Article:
Massive Oil Project Poses Risks to People, Birds, and Other Wildlife

The Willow project raises scientific concerns for this important Arctic ecosystem.

Yellow-billed Loon.
Yellow-billed Loon. Photo: Bob Wick

ANCHORAGE, AK (August 23, 2019) – Today, the Bureau of Land Management released a Draft Environmental Impact Statement (DEIS) for the Willow oil development project in Alaska’s Western Arctic—on tracts leased by ConocoPhillips. If approved, the Willow project would be located in the northeastern corner of the National Petroleum Reserve–Alaska (NPR-A) near the village of Nuiqsut, a community that has become surrounded by oil development over recent years. The project would also be located just southeast of one of the most ecologically important habitats in the entire Arctic—the Teshekpuk Lake wetlands. Molting geese and nesting Yellow-billed Loons rely on this area as a safe haven during a time when both species are vulnerable.

“The Willow project raises a number of serious issues, including impacts to migrating caribou, anadromous fish, nesting Yellow-billed Loons, and the Indigenous Peoples who call this area home,” said Natalie Dawson, executive director for Audubon Alaska. “It is especially concerning given the ongoing impacts of climate change on the Arctic. Wildfires this summer in the Arctic and around the world underline the urgent need to ramp down fossil fuel development, not permit more.”

The project proposes a large new industrial footprint. At Willow, ConocoPhillips plans to include a plant to process crude oil for delivery in pipelines, an airstrip, a network of roads, a gravel mine, up to 250 wells on five gravel sites called pads, and a temporary island to accept delivery barges traveling across the Beaufort Sea. All of this located next door to local communities and the Teshekpuk Lake wetlands, which contains globally important habitat for Arctic birds and other wildlife.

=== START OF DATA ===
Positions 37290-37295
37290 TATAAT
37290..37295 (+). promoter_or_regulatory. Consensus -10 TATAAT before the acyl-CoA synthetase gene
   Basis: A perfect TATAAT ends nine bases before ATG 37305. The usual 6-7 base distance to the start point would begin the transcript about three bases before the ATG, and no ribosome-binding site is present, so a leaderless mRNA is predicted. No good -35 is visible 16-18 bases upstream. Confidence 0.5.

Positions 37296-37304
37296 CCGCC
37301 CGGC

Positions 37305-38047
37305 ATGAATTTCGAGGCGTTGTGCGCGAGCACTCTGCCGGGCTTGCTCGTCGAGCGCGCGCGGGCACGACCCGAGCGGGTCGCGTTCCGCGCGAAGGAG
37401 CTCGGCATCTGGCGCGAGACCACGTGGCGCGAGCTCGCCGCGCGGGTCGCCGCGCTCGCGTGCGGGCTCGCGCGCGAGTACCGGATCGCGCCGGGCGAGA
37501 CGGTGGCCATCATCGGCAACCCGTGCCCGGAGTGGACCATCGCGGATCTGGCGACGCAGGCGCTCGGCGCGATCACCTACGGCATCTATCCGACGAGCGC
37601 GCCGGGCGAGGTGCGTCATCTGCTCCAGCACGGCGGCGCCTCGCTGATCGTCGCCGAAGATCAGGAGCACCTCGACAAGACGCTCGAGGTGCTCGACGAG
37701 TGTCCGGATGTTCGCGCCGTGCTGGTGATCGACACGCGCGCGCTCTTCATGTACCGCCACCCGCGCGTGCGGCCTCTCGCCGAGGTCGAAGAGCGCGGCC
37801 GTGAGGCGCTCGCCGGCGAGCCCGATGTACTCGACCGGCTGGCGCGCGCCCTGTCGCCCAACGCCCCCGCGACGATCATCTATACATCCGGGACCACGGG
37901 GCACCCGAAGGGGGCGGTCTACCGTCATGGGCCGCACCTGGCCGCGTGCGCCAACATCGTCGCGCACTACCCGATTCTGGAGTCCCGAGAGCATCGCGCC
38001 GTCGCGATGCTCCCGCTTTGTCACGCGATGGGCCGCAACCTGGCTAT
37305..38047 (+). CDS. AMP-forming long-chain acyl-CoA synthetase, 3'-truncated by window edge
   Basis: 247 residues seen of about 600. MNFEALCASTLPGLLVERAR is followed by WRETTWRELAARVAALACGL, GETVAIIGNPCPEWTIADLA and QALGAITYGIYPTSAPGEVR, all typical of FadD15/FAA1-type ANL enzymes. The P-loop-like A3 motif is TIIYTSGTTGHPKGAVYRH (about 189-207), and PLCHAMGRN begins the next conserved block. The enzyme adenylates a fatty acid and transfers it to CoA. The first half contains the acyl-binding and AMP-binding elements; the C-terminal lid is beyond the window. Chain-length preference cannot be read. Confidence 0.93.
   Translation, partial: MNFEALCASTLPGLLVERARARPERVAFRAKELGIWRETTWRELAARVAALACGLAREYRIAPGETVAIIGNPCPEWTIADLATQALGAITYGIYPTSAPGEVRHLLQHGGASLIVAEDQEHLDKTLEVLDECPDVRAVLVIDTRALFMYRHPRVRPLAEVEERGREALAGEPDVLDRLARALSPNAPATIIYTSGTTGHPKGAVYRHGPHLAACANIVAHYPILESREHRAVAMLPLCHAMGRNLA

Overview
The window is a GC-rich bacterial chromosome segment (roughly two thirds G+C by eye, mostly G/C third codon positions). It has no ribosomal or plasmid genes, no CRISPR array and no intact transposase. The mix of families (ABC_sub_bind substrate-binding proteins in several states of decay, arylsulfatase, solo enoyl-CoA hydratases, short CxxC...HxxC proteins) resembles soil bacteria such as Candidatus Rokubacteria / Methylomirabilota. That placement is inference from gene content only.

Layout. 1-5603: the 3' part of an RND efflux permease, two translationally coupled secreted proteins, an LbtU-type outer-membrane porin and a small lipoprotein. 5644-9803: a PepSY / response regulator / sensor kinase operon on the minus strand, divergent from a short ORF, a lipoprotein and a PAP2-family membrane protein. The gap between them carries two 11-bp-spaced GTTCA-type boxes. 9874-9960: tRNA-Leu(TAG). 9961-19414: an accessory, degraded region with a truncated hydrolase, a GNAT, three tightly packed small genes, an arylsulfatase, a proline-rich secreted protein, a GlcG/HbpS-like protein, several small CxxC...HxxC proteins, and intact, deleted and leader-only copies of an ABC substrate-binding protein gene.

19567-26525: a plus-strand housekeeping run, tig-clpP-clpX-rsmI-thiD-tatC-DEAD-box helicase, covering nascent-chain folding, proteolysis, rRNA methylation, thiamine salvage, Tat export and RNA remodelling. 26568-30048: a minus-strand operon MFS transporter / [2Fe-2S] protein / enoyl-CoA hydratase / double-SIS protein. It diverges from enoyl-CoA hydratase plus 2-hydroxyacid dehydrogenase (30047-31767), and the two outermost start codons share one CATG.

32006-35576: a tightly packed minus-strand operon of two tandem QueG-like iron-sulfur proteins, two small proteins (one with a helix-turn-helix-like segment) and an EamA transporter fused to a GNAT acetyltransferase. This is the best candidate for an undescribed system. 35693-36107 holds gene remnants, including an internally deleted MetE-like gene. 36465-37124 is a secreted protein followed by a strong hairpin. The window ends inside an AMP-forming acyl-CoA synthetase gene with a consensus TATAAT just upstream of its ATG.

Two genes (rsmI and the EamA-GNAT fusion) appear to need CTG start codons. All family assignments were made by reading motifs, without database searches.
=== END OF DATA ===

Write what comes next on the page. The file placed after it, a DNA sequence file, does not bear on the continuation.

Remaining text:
“A hasty process for this massive development project only glosses over the science and leads to a faulty decision,” Dawson added. “This sensitive Arctic ecosystem deserves more consideration than can possibly be granted by this fast-tracked NEPA process.”

The agency will accept public comments on the Willow oil development project DEIS on its ePlanning website for 45 days once the U.S. Environmental Protection Agency’s Notice of Availability is published in the Federal Register (expected August 30). They will also be holding public meetings and various locations in the project areas as well as in Anchorage and Fairbanks.


About Audubon Alaska

Since 1977, Audubon Alaska's mission is to conserve the spectacular natural ecosystems of the state, focusing on birds, other wildlife, and their habitats, for the benefit and enjoyment of current and future generations. Audubon Alaska uses science to identify conservation priorities and support conservation actions and policies, with an emphasis on public lands and waters. Audubon Alaska is a state office of the National Audubon Society. Learn more at

Media Contacts

Rebecca Sentner, Communications Manager, Audubon Alaska,, 907.276.7034

Susan Culliney, Policy Director, Audubon Alaska,, 907.276.7034

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